NORTH ADAMS — Firefighters battling the East Mountain Fire that spread across nearly 1,000 acres in the Clarksburg State Forest area have shifted to a patrol and “mop-up” operation.
The fire was 90 percent contained as of Tuesday evening, according to the Massachusetts Department of Fire Services.
NORTH ADAMS — Since the Clarksburg State Forest fire started on Friday evening around East M…
As of Monday night, around 950 acres had burned, and the fire did not grow overnight between Monday and Tuesday, according to the department.
By Tuesday morning, the burden of the response had shifted to state and federal firefighters, who moved their focus to patrolling the perimeter of the fire and putting out hotspots.
“We’ll probably hold it in that status for the next couple of days because we don’t have any rain,” said Dave Celino, chief fire warden for Massachusetts Department of Conservation and Recreation. “We’ll end up with firefighters patrolling that fire until we get a significant change in the weather, with some precipitation, or we just finally don’t find any hotspots up there.”
Tuesday marked the fifth day of fighting the state’s largest wildland fire in more than two decades.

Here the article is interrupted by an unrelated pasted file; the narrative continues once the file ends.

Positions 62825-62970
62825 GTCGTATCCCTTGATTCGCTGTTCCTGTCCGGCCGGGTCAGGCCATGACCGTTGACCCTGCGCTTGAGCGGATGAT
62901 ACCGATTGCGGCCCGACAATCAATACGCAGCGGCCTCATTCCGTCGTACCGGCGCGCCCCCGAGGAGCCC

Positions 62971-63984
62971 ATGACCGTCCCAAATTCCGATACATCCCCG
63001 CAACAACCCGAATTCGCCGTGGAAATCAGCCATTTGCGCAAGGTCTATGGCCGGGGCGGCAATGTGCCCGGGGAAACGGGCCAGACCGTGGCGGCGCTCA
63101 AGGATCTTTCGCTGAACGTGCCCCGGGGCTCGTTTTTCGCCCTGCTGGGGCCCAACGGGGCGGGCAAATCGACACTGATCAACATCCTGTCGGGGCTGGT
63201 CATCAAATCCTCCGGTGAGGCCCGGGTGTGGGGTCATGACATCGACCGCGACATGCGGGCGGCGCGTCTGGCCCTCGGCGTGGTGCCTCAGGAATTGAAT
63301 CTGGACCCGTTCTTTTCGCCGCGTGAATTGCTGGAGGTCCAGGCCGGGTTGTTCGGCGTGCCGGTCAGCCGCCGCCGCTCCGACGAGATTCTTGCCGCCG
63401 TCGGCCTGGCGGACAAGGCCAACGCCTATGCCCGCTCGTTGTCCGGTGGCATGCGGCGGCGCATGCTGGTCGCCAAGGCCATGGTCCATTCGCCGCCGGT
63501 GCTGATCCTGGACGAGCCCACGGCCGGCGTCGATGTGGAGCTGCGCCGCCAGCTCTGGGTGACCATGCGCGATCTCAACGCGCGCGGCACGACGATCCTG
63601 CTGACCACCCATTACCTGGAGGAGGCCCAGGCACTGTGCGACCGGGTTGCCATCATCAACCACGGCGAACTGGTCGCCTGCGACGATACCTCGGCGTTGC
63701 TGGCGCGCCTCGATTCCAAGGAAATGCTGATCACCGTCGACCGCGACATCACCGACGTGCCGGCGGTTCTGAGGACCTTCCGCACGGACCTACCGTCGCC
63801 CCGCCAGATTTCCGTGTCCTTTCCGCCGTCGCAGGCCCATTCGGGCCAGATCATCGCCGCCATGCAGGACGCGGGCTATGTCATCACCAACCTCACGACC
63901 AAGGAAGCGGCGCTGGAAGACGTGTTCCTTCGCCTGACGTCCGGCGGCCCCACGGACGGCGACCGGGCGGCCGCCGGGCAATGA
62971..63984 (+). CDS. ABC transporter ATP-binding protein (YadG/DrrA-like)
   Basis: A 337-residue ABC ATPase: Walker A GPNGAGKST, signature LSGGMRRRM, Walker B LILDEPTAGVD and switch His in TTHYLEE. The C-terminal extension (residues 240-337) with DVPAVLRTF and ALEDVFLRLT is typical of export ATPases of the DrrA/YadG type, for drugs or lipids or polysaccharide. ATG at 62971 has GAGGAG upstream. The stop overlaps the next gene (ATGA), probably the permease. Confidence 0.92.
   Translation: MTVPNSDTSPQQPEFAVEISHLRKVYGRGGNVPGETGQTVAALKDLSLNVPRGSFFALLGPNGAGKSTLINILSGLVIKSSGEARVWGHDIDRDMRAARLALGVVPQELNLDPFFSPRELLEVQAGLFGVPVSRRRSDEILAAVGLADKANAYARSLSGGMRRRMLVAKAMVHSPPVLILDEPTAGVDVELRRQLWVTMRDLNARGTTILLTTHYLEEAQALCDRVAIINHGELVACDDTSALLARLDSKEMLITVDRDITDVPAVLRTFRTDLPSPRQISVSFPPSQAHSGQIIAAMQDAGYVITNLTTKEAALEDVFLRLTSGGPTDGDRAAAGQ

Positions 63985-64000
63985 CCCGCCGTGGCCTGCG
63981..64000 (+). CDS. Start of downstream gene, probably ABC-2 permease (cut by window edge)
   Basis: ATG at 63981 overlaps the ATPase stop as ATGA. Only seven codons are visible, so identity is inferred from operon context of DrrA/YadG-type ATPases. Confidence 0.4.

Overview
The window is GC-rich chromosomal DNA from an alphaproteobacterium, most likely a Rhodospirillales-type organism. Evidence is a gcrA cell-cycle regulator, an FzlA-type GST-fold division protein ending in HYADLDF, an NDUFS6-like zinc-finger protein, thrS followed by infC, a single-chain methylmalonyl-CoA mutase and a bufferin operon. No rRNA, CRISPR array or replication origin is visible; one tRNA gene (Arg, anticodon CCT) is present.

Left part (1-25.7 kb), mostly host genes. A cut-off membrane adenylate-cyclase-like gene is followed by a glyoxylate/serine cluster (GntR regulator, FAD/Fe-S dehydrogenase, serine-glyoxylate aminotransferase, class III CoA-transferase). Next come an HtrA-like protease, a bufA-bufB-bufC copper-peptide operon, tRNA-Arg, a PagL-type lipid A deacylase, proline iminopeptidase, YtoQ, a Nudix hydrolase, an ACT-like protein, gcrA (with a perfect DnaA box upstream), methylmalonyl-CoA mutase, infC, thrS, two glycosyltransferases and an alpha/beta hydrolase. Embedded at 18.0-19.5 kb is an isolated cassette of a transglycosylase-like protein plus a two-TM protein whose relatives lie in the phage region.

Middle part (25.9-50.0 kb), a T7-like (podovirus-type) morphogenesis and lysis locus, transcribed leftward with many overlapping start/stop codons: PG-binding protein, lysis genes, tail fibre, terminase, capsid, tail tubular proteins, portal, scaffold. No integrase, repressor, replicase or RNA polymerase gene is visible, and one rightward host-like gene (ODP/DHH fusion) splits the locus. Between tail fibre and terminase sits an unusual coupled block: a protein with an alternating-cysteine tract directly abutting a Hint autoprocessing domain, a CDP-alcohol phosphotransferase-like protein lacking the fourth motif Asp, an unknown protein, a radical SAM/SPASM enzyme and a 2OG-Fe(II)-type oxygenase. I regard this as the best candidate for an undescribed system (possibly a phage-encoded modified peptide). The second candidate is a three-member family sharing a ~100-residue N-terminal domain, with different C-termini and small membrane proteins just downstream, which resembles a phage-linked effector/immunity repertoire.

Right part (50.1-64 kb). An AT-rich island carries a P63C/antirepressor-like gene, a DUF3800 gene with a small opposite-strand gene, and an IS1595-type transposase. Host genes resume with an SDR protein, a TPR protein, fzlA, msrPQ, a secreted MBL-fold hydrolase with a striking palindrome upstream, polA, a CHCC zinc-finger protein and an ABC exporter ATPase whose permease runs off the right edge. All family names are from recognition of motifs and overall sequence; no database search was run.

The fire started in Williamstown on Friday and had burned around 180 acres by Saturday morning. Over the weekend, it spread over the Appalachian Trail and across Clarksburg State Forest and reached some 800 acres total by Monday morning, making it the largest fire since 1999.
By Monday evening, the crews – a total of around 120 professional and volunteer firefighters from Massachusetts and Vermont – had brought the fire to 75 percent containment.
Celino said last year’s drought appears to have made the forest’s supply of leaves, logs and sticks abnormally dry, helping the fire spread quickly across steep, rugged terrain. In a normal year, he added, those dead plants would not be as available to burn until the mid or late summer, when conditions turn drier and hotter.
“What we’re seeing across the Northeast, especially where the drought really sped up last year, was that larger fuels ... never really recovered with moisture,” Celino said. “That means they become much more available to burn going into the next fire season, which we’re in now.”
Williamstown Fire Chief Craig Pedercini said that residents should expect to see smoke even after the fire is fully contained.